Possibly one of Oregon’s first pioneers to appear in film, 84-year-old Artinecia Merriman, dressed in black and seated in a wicker chair, pretended to tell stories about early Jackson County. Stories she knew so well.
It was April 1915, and arborist AC Allen had begun filming a silent film that would advertise Rogue Valley at the Panama-Pacific International Exposition in San Francisco. Jackson County commissioners authorized $600 to cover Allen’s expenses.
Born in 1830, a few miles north of Cincinnati, Ohio, Artinecia Riddle was just 6 years old when the family moved to Sangamon County, Illinois. At 18, she married James Chapman, a 21-year-old farmer from Kentucky. John William, their son, was born on June 15, 1850.
In December, the lure of gold and free land in the West caught the imagination of almost everyone in Sangamon. Families, including the Riddles, began putting their farms up for sale.
Intending to leave early the following spring, the family began preparations for the long journey. A team of oxen trained to pull a cart was needed and a long list of supplies had to be collected.
In the midst of it all, James Chapman suddenly fell ill. He died in March 1851, just weeks before the start of the transcontinental voyage.
In the second week of April 1851, men and women walking alongside covered wagons, followed by free-roaming cattle guarded by the families’ youngest children, all began the long march to Oregon. Artinecia’s baby was only 10 months old.
At the Missouri River they joined a wagon train. Almost six months later, their journey would take them on the Applegate Trail to Canyonville in Douglas County.
Artinecia’s younger brother George recalled a time when the wagon reached Humboldt County, California, an area where travelers were frequently attacked by local Indian tribes. Sent to watch for trouble to come, a man was attacked at close range and a bullet badly shattered a bone in his left arm.
“No one on the train had any surgical skill,” George said, “my eldest sister was called in to dress the wound. Her fingers being slender, she could feel and extract the broken bones.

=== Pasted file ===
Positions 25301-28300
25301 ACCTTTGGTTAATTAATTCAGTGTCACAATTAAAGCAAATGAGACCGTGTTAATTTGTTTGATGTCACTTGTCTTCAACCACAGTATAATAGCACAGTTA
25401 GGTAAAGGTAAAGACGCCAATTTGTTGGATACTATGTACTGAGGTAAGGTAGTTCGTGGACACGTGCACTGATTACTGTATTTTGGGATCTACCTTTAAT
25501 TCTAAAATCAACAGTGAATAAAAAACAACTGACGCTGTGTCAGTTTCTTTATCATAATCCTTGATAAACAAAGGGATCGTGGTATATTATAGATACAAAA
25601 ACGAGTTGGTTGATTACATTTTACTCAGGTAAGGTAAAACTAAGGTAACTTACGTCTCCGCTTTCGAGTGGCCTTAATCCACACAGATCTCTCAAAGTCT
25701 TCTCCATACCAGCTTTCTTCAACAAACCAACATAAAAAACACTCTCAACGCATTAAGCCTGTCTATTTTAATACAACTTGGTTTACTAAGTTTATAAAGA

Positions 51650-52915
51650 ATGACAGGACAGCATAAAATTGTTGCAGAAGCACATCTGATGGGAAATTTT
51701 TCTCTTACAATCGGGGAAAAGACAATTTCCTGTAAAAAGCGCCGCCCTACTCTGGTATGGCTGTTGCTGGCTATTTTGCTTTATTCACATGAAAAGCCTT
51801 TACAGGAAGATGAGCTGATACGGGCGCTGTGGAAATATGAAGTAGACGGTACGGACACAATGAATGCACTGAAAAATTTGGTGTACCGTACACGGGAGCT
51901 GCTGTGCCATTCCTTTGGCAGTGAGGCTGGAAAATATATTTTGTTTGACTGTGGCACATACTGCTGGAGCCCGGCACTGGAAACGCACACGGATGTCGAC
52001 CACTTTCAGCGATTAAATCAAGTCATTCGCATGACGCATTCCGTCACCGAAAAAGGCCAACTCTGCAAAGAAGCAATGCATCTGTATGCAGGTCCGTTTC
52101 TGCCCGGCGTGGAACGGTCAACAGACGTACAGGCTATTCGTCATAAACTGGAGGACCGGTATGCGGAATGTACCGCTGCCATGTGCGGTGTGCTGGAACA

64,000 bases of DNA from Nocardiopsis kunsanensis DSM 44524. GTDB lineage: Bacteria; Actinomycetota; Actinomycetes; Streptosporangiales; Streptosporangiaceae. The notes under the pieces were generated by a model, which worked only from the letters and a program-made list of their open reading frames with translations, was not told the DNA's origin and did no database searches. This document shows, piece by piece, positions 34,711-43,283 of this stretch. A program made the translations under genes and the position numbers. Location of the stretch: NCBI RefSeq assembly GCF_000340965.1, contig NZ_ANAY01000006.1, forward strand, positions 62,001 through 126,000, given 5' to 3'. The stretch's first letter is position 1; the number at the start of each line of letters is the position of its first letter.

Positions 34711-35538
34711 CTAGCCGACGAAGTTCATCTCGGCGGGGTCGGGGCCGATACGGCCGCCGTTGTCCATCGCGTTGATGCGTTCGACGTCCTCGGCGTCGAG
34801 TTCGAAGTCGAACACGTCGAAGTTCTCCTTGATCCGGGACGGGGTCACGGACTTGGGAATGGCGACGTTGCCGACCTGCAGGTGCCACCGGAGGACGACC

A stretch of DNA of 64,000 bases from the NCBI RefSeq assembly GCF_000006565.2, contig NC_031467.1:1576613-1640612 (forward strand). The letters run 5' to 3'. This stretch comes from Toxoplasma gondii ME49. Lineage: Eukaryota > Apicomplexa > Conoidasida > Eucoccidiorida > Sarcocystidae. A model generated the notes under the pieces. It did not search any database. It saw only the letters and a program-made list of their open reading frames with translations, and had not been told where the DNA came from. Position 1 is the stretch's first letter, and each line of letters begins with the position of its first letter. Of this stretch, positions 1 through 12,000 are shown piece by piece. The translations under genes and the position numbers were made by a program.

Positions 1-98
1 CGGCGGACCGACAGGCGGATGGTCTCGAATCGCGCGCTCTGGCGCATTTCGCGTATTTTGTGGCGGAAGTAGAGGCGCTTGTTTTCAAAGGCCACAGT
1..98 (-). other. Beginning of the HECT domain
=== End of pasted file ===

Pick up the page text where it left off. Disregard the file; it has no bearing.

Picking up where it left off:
“I witnessed the operation, and it made such an impression. My sister, Artinecia, was a brave girl.
By November 1851, Artinecia and the family had settled on a land claim west of Canyonville in the Cow Creek valley. A town called Riddle soon began to grow.
A year later, William Merriman, an old acquaintance from Illinois, arrived in the county. William had lost his wife on the trek west and buried her along the Oregon Trail. Three months later, William’s infant son also died after drinking bad milk. This left William alone with his daughter Auletta.
William staked a land claim near the Riddle family, and he and Artinecia married on February 10, 1853, and started a family. George, their first son, was born the following May.
In 1857 they moved to Jackson County and purchased a farm near Central Point. In 1860, five other children joined the family. Eventually, in addition to Auletta and John, Artinecia and William would have 15 children together. Their last baby was born in 1874, three years before William’s death.
Over the years, she was often asked about pioneer life and the early days of Jackson County. She was the obvious choice to appear in that 1915 film, “Gracie’s Visit to the Rogue River Valley.”
Two years after her film debut, Artinecia joined William and some of his children at the Jacksonville cemetery.
Writer Bill Miller is the author of six books, including “Silent City on the Hill.” Historic cemetery in Jacksonville Oregon. Contact him at [email protected]